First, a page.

Aug 30, 2013 · 4 minutes

Two weeks ago, NPR unveiled the redesign of its homepage, which is now a spare, white-space-heavy reading environment that places more emphasis on each story and less emphasis on cramming lots of headlines into a small space.

I like the new layout because it facilitates a quiet, calm reading and browing experience. It looks so good, in fact, that it reminds me of a tablet app. It’s not, of course – it’s a website built in HTML5 with responsive design, so it adjusts to whatever screen you’re viewing it on. But the resemblance is not accidental, and I expect we’re going to see a lot more of this on other news sites in the near future. App-like news experiences are the way of the future.

NPR did have tablets in mind when building the site. Patrick Cooper, senior product manager for NPR Digital, says the rise of mobile devices has changed the way the organization thinks about design. “We didn’t set out to make it look like a tablet or a tablet app,” Cooper says in an interview, “but we’ve definitely seen the mobile design trends that have emerged in the last few years and how they’ve refocused the industry and the users in the value of clarity in information.”

NPR’s reader numbers on mobile are increasing every month, while its desktop numbers are leveling off, Cooper says. “We expect that within the next couple of years mobile will surpass desktop in terms of number of users. So we obviously need to go where the users are going.”

Users are going to mobile for a reason. Smartphones are terrific information-delivery devices because they’re connected to the Internet and always with us, meaning we can squeeze in reading time while we’re waiting at the bus stop or standing in line at Chipotle.

But tablets are even better. The screen size on a tablet is great for reading, and the gesture-driven interface replicates the tactile experience to which we have become accustomed over centuries of handling physical books. But with tablets, we also get the responsive surface, so we can tap words to find their definitions, touch a link to bring up a new page of information, or swipe to the next story. The screen size is large enough to faciliate a layout that is comparable to – and, now that high-resolution displays are the norm, often better than – magazines. That makes them excellent “lean back” devices, optimized for deeper reading experiences. Tablets are little portals into which you can disappear.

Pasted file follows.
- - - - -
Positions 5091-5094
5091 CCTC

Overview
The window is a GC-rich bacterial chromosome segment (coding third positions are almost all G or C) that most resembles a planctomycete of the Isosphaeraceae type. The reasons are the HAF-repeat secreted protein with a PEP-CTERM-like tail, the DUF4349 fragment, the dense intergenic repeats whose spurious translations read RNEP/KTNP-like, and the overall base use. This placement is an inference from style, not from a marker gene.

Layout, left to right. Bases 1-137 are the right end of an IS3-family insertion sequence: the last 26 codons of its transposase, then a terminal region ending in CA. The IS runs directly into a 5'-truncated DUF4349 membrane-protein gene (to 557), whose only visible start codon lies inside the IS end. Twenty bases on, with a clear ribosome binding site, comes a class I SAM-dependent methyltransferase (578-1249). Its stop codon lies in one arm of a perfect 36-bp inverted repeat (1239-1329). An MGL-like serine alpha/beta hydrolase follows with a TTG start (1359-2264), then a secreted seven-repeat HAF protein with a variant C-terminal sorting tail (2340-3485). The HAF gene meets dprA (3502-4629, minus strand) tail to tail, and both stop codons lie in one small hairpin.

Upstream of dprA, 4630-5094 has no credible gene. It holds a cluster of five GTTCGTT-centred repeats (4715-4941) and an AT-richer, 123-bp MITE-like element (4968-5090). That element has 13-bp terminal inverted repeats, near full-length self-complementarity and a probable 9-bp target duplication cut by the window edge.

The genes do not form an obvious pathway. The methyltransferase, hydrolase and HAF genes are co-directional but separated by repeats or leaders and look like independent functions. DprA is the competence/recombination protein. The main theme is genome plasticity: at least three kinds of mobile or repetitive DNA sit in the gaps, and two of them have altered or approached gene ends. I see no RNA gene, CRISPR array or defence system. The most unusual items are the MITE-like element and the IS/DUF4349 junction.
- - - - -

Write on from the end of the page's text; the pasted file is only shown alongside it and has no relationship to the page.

For all those reasons, publications should be thinking of themselves as tablet-first products. Increasingly, that’s where reading is being done, even though only 34 percent of Americans own tablets. That number will increase in the coming years as tablets get cheaper and more powerful, and as people increasingly buy them instead of laptops. Indeed, over the last year, the total amount of time that people spend in tablet news apps has increased by 14 percent, according to recent figures from Localytics. Pew Research has shown that 56 percent of the country’s tablet owners use their phones for news, and the research firm has found that people prefer mobile devices overs PCs when it comes to reading news. The Donald W. Reynolds Journalism Institute says that, thanks to mobile devices, increasing numbers of people are canceling their print subscriptions and switching to digital subscriptions.

The smartest publications are already heading in the tablet-first direction. Quartz, for instance, looks and behaves like a tablet app on any device, boasting infinite scroll, a left-side navigation bar that scrolls independent of the main news well, and ad units that sit between stories rather than in sidebars.

The New York Times is “tabletifying” its website, starting with longform features, including its recent oral history of “Saturday Night Live,” which features generous helpings of white space, uncluttered sidebars, one long scroll, and a fixed header that appears only when you scroll down the story.

The New Republic trades on a similar design thesis, similarly choosing to highlight just a few stories on its homepage.

Bustle, with its top-of-screen carousel and its large-image grid structure, also looks like a tablet-first product. (Disclosure: Bustle founder Bryan Goldberg is a regular editorial contributor to PandoDaily.)

These sites are the frontrunners in what will ultimately come to be recognized as a big shift in media design thinking. That shift is predicated on the realization that the first era of news websites were built for mouses, headline-scanning, and the idea that the homepage is paramount. These days, we aren’t directing a small cursor on a large screen to a slimlined headline; we’re touching large links to open up new avenues of discovery. Now, stories come to us through other means, including the likes of Twitter, Facebok, and Reddit, but also through links within other story pages, quick swipes, and a willingness to keep on scrolling – because it’s so easy when you’re doing it with your thumb.

When NPR did its redesign, it expected a drop in visitors as people adjusted to the new look, but it anticipated a rise in pages per visit and average visit duration. The second part of their prediction has held true. NPR Digital’s Cooper says both pages per visit and visit duration have increased significantly. But unique visitors and page views have also gone up slightly.

The new NPR site is outperforming the old one on all fronts, even though the organization has abandoned the idea of stuffing as many headlines onto a page as sanity would allow. The tablet-friendly approach is proving not only better for the reading experience, but also better for the business.

Tablets are killer reading devices and news organizations are adjusting accordingly. Soon enough, that won’t be news to anyone.

[Illustration by Hallie Bateman for Pandodaily]